We did quite a lot of exploring, and in many ways it was the perfect location, location, location. Amazing scenery, dramatic mountains, great beaches, etcetera, all of which were very appealing except for a couple of fairly major drawbacks. Stoupa and its fairly immediate surroundings are very much a tourist hotspot, which means that the place is heaving with holidaymakers during the summer. For the rest of the year, there’s hardly a shop or taverna that stays open, and the area is almost entirely deserted apart from a few expats, most of whom are British. We’d no intention of moving to Greece just to become part of some British expat enclave, and we probably wouldn’t have been accepted anyway because we’re not that keen on gin and tonic and neither of us has got the faintest clue how to play bridge.

By the time we’d come to the conclusion that the Stoupa area wasn’t for us, it was too late to do any exploring further afield, and we realised that there was nothing for it but to go back to England and begin the serious process of biting bullets, upping sticks and burning some bridges. (There may have been some other metaphors – appropriate or otherwise – but I can’t remember what they were now.)

 

CHAPTER TWO
Roses Are Red, Ferraris Are Blue

So there we were, back in good old Blighty, having made the decision (bitten the bullet) that we’d sell up (burn our bridges) and move (up sticks) to Greece even though we hadn’t yet found anywhere to move to.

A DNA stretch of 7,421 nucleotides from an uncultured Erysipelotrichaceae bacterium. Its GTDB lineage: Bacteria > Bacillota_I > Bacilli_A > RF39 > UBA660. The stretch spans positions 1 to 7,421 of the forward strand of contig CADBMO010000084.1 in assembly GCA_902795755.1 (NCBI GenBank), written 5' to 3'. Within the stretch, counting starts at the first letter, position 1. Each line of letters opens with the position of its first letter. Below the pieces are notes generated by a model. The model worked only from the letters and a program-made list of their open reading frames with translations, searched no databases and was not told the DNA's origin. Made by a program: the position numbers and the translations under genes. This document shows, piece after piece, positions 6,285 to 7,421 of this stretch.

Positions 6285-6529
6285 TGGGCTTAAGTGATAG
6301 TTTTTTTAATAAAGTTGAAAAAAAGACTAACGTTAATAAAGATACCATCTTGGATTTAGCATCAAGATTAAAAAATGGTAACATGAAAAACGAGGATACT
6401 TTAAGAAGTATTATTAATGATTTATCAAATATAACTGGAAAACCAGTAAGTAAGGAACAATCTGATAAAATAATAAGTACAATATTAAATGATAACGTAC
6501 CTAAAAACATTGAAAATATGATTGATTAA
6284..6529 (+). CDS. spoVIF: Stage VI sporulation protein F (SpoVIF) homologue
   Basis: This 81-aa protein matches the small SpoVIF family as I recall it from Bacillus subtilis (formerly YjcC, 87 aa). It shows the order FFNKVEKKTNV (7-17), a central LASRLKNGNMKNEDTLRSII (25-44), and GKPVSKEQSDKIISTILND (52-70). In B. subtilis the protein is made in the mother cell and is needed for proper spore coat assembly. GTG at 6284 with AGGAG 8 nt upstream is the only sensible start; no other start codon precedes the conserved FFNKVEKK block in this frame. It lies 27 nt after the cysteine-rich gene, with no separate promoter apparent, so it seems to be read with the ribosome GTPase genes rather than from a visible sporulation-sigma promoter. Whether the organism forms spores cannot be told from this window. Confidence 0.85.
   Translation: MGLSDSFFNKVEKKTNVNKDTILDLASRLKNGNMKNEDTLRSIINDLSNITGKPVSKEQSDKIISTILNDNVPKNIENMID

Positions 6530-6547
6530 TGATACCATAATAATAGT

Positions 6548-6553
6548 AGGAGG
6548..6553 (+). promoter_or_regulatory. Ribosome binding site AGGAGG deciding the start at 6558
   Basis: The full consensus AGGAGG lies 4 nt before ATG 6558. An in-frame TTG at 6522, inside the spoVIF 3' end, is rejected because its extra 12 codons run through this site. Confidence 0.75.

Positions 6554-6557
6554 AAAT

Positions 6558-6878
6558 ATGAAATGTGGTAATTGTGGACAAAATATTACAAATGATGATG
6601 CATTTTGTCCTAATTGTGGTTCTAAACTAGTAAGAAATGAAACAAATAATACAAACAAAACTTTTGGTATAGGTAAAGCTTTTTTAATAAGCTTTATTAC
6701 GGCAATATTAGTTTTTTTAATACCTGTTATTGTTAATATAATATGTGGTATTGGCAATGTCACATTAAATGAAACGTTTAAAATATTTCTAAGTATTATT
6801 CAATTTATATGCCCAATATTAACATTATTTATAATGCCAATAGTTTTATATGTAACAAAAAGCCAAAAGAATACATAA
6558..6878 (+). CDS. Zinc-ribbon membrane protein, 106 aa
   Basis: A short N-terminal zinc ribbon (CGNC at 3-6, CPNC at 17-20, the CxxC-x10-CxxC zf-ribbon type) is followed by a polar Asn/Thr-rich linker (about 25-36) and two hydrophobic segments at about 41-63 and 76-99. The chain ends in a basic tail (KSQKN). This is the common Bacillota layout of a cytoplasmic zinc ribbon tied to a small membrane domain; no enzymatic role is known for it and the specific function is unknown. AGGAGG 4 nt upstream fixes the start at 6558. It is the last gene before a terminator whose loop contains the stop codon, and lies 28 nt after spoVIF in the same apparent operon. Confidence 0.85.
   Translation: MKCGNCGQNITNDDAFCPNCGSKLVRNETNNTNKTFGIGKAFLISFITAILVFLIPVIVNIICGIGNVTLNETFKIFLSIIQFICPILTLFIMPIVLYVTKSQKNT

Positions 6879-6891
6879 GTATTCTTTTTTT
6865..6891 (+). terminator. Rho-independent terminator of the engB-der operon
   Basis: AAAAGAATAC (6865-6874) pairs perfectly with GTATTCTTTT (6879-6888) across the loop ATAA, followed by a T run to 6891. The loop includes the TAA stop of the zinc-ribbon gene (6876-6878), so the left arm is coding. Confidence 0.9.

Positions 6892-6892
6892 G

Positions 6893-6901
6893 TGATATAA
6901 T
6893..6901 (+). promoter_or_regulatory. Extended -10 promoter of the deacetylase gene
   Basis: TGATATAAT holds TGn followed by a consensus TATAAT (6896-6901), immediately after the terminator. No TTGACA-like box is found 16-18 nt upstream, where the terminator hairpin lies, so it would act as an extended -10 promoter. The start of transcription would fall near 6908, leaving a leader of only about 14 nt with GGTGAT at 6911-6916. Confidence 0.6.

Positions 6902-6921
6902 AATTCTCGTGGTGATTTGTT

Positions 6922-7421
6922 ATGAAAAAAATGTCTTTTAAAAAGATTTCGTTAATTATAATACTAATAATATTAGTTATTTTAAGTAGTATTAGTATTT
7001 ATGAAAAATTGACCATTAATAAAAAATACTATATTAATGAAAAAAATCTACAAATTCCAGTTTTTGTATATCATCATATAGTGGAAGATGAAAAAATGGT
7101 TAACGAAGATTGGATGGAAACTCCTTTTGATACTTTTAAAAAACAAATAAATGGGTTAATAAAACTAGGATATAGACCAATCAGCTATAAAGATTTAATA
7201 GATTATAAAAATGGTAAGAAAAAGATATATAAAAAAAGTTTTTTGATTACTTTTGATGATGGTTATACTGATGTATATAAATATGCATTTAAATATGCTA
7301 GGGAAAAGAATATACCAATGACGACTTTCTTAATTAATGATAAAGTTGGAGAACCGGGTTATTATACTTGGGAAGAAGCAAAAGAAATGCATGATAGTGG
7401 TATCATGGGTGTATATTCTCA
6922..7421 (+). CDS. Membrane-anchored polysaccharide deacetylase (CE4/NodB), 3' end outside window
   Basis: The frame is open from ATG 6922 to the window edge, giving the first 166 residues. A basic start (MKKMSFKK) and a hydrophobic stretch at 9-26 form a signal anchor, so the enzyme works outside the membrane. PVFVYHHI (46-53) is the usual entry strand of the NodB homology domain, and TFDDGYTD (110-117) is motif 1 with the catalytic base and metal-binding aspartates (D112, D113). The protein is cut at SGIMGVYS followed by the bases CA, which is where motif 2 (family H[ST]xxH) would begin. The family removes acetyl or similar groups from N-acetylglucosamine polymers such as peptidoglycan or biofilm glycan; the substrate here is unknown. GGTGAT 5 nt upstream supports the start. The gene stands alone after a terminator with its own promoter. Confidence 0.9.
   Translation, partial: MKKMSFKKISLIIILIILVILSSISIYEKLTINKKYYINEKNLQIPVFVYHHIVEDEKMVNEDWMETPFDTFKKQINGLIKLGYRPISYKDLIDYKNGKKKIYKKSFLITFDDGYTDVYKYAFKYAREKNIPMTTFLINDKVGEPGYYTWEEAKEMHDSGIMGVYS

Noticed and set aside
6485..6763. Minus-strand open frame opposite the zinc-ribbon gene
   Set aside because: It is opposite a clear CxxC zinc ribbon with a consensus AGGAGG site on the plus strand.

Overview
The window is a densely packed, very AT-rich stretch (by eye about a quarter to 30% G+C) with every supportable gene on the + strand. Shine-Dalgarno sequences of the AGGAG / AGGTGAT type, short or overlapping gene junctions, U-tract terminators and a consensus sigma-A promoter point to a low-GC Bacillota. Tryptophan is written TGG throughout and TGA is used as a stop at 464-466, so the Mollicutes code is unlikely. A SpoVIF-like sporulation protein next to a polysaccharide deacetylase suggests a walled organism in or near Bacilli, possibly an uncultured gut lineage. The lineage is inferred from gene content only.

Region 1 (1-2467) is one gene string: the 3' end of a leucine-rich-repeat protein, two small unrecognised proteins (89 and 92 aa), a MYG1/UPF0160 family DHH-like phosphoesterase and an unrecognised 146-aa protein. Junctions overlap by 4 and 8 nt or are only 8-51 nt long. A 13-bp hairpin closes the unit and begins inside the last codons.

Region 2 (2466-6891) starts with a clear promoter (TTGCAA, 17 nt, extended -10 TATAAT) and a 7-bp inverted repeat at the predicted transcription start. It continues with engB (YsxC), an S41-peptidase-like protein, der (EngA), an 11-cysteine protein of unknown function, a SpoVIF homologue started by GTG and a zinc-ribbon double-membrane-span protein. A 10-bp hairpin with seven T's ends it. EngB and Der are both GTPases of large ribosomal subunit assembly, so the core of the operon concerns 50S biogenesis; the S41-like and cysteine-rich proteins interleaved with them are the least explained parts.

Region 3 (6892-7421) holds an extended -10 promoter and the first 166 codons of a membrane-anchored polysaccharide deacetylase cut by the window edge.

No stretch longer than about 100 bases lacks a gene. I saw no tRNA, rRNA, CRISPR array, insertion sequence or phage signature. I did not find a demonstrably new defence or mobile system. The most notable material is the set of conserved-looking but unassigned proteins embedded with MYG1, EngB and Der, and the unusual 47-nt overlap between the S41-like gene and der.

Of the many other metaphors which sprang to mind at the time was “You can’t fit a quart into a pint pot”. (For the benefit of younger readers, this would translate loosely as “You can’t fit a litre into a half-litre pot”, which, in my opinion, isn’t an expression that’s likely to catch on.) This was a problem that became disturbingly evident once we’d arranged for a forty foot container to transport our furniture and other goods and chattels to Athens, where they would stay until we’d found somewhere to live. Consequently, we now had to get rid of about an eighty foot container’s worth of stuff which there wouldn’t be room for.

This involved several trips to a variety of charity shops, but we also thought that some of the bits and pieces we were discarding might be worth a few bob, so we got in touch with the local auctioneers. They sent someone round the next day, but he clearly had a very different idea to us about what was a valuable antique and what was worthless junk.

‘What about this table?’ I said. ‘It’s been in my family for generations,’ I lied. ‘An antiques dealer once offered my parents three hundred quid for it, and that was thirty years ago.’ (This last bit was true.)

‘Ah yes,’ said the auctioneer with a scratch of his chin, ‘but tastes have changed since then, I’m afraid.’

‘Oh really?’ I said. ‘You mean people don’t like tables any more?’

He ignored my question, but I ploughed on with another one. ‘And what happens when people eventually wake up to the realisation that Louis Quinze furniture is ridiculously ornate and really rather ugly – not to mention bloody uncomfortable? All of a sudden it’s worthless?’

The auctioneer ignored me once again and turned his attention to my prized collection of Dinky, Corgi and Matchbox toy cars and half a dozen Action Men (complete with a vast array of outfits and weaponry and most of them in full possession of all four of their limbs).